Aloe Vera gel is a most ingenious mixture of an antibiotic, an astringent coagulating agent, a pain inhibitor and a growth stimulator (also called a “wound hormone”), whose function is to accelerate the healing of injured surfaces.
It is used for pain relief and healing of ‘hemorrhoids, applied externally and internally. Aloe-based pharmaceutical products are being used to control female yeast infections.
Physicians have greatly reduced external scarring with the use of Aloe Vera. It is effective, also, for sunburn, scratches, cuts and a cleansing purge for the body or skin. It is an aid to growing new tissue and alleviating the advance of skin cancer caused by the sun. It is a treatment for ringworm, boils, inflamed joints, scalds, itchy allergic conditions, insect stings and bites. It creates a definite softening of external skin, relief from dry or sensitive skin and skin diseases. Dentists and oral surgeons employ Aloe Vera Gelly for surgery, swift healing, relief of pain and other oral treatment, including mouth ulcers, fever blisters, cold sores and cankers.
The Aloe is believed to improve digestion and assimilation of food eaten, so that elimination is naturally normalized. This concept is in accordance with the Chinese or Asian philosophy of medicine, and goes back more than 5,000 years in their recorded history.
We now know, through research, that the gel from the Aloe Vera leaf is capable of penetrating to the water-retaining second layer of skin, helping to slough off the dead cells gathered there (causing beauty marring); also in dissolving the roots of infection. Possibly, aloe vera’s mysterious properties may come from what many consider to be its biggest secret and most magical medical mystery: the ENZYMES ACTION working speedily within the gel seems to foster the growth of healthy new tissue. It is reported by many to have this amazing ability to penetrate, giving quick relief from pain, both topically and below the skin. People testify to its internal, magical properties, too, in the reduction of arthritis, ulcers, indigestion, constipation and many other uncomfortable conditions.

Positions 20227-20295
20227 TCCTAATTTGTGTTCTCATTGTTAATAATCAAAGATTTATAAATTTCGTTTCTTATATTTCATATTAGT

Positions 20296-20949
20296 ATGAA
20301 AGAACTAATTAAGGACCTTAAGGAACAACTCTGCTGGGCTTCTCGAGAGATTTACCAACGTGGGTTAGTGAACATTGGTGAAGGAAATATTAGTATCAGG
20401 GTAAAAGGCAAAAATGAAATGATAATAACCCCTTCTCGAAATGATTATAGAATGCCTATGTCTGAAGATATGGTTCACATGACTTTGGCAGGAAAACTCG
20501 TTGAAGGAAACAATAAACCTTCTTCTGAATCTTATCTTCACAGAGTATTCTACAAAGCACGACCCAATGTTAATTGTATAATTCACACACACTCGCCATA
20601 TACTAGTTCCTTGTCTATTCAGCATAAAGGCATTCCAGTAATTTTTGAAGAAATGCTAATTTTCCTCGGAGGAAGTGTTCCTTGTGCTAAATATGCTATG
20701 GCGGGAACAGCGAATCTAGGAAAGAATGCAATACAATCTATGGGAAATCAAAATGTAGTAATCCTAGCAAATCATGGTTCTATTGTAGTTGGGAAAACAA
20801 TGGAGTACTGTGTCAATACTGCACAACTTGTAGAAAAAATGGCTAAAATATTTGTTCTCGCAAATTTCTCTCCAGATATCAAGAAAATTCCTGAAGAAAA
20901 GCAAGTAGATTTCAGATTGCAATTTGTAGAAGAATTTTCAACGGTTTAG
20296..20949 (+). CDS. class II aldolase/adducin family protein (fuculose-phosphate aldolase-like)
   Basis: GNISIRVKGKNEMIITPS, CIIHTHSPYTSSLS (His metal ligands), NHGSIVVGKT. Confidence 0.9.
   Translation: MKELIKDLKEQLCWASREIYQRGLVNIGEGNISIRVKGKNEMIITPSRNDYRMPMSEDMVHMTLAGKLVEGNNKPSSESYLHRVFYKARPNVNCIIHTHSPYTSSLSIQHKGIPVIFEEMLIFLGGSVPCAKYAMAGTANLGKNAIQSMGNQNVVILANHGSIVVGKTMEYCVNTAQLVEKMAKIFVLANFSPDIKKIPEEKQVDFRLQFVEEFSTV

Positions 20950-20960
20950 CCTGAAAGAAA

From the dim history of the Greeks and Egyptians and other civilizations through the ages, gel has been used in cosmetics. Today, you will find many aloe-based cosmetics and skin care items on the market. Hundreds of people have reported that the enzyme activity actually reduces and eliminates scars, liver spots, age lines, marks and blotches, etc. The ability of new cell growth should eventually produce younger skin for women of any age. Many cosmetics have promised this in the past with other natural products, but never has one had the background of historical proof and testimonials that the Aloe Vera true and natural plant now does!!!
The manner in which the Aloe Vera plant heals itself is really wonderful to observe. The leaves have no stalks or woody parts and are kept upright by the water pressure of the gel. A leaf, slashed across with a sharp knife, first spurts out its life-blood as the turgid flesh is opened. A few seconds later the wound films over. The next few minutes a rubber-like, protective coating effectively seals off loss of water. In a short time, the wound heals completely. The plant contains a wound healing substance which accomplishes this.
Aloe Vera gel is an extraordinary demulcent compound, composed of mannuronic and glucuronic units combined to form a polymer of high molecular weight. Gastric mucin contains only glucuronic units in its carbohydrate moiety. The uronic acids are natural detoxicants, and as they are released by the hydrolytic cleavage of Aloe Vera gel, they may take part in the healing process by stripping toxic materials of their harmful irritation. The gel is tenacious to a marked degree, in which property it excels over all other known gums, including methylcellulose. Unlike Methylcellulose, which is biochemically inert, Aloe Vera gel is certainly reactive. It serves as a biochemical “bandage” and is protectively helpful in restraining aggravating irritants from reaching the sensitive ulcer.